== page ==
As part of our commitment to providing education around the emissions system, we are pleased to bring you a case study and investigation below into a recent Vauxhall Vivaro DPF problem, as explained by our Technical Trainer, Stuart Still.
“I recently visited one of my distributors who were having an emissions issue with a Vauxhall Vivaro van.
It started when their customer limped into his garage with 2 fault codes DPF070, DPF059 and “emissions “ illuminated on the dash. The technician diagnosed a DPF problem and fitted a new EEC DPF, he reset the ECU and removed the fault codes, but did not carry out a forced regeneration as directed in our fitting instructions. His customer collected the van and drove for about 20 miles, then all of the same fault codes returned. At this stage he took the van to the Vauxhall dealership, where guess what he said? “It’s an aftermarket DPF, they don’t work; you need to fit an OE DPF” (!)
At this point I visited the garage with my distributor, and explained that there is nothing wrong with the DPF, with this van having a Renault engine what he must do is carry out an engine oil and filter change, reset the ECU (using the Renault CLIP machine or a tool with the same capability) remove all fault codes and then complete a forced regeneration, followed by an ECU reset, it is then advisable to go for a drive for about 20 minutes at over 2500RPM, this should resolve the issue.
It is always advisable when any DPF related fault code appear to check the engine oil for diesel contamination, this is a common problem that can occur during the DPF regeneration process, which operates by sending up to 8 time the amount of fuel through the engine into the DPF which acts like a furnace raising the temperature to over 550 degrees that burns off all of the Particulate Matter.
A build-up of carbon on the injectors, inlet valves, exhaust valves, turbo, EGR value, glow plugs are the major contributor to a blocked DPF. By using the EEC 6in1 DPF solution you can remove this problem, keeping these components free from carbon and primarily reducing the temperature at which particulate matter burns within the DPF.
If DPF light comes on, it needs regenerating (see manufactures hand book) If the engine management light comes on and the glow plug light flashes then you will not be able to regenerate the DPF by driving:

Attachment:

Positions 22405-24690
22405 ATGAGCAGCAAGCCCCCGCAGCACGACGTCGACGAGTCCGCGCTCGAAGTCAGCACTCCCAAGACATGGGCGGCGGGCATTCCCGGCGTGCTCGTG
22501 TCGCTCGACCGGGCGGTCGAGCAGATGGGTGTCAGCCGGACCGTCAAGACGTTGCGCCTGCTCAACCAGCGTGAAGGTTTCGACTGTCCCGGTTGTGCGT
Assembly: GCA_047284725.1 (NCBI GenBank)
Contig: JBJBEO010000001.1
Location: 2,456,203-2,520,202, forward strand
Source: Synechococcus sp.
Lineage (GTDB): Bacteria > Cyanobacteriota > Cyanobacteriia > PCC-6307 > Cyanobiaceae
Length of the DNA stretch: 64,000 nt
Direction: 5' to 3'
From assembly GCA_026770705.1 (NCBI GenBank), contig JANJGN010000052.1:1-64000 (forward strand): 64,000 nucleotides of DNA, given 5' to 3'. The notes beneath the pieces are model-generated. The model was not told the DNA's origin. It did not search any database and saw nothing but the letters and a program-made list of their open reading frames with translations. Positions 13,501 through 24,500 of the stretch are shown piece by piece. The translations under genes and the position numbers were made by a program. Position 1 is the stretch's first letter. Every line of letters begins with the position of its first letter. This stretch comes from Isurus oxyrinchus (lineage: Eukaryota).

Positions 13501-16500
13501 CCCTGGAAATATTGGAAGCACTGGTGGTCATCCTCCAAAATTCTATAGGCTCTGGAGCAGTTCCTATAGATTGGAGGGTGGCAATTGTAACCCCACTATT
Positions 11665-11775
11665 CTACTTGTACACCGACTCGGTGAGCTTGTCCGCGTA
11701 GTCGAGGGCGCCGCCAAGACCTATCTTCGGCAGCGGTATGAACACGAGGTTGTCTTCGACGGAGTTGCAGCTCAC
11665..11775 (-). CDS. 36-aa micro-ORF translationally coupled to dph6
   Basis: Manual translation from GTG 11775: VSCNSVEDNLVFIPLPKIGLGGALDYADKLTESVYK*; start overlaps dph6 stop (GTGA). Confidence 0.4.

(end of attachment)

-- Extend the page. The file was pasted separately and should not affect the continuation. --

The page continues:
- Limp home mode will engage, with a maximum of 3000 RPM
- Check pressure sensors. There could be a build-up of water
- Examine pressure pipes for damage. They must be clear or could freeze in extreme temperatures due to condensation build up
- Check that the EGR system is clean and working correctly
- Check that the vehicle has the correct spec engine oil
- Check the fuel additive Eolys / Cerine
If a DPF does not regenerate due to engine related faults or driving practices (short, stop-start journeys) and fills to over 90% or 45 grams, the DPF will need replacing. This is not covered under warranty.
The ECU must be reset, followed by a forced regeneration when a new DPF is fitted. This is to ensure that the ECU knows that the DPF and all related sensors are reset.
DPF will not regenerate if:
- Engine management light is on for any fault.
- Faulty EGR valve.
- If there is less than 20 litres of fuel in the fuel tank or if the fuel light is on regeneration will not take place.
It is possible to carry out a forced DPF regeneration by using the correct diagnostic machine; depending on the vehicle this operation could be static or dynamic.
This operation could take up to 40 minutes.”
Data & Procedures May Vary Between Manufactures. DPF are part of the MOT as from February 2014. It is illegal to drive a vehicle on the UK roads without a DPF if the vehicle has been designed run with a DPF. (Construction & Use) regulations 61a (3). Driving a vehicle that has had its DPF removed will invalidate your car insurance.
EEC has an extensive range of DPF’s which is increasing day by day.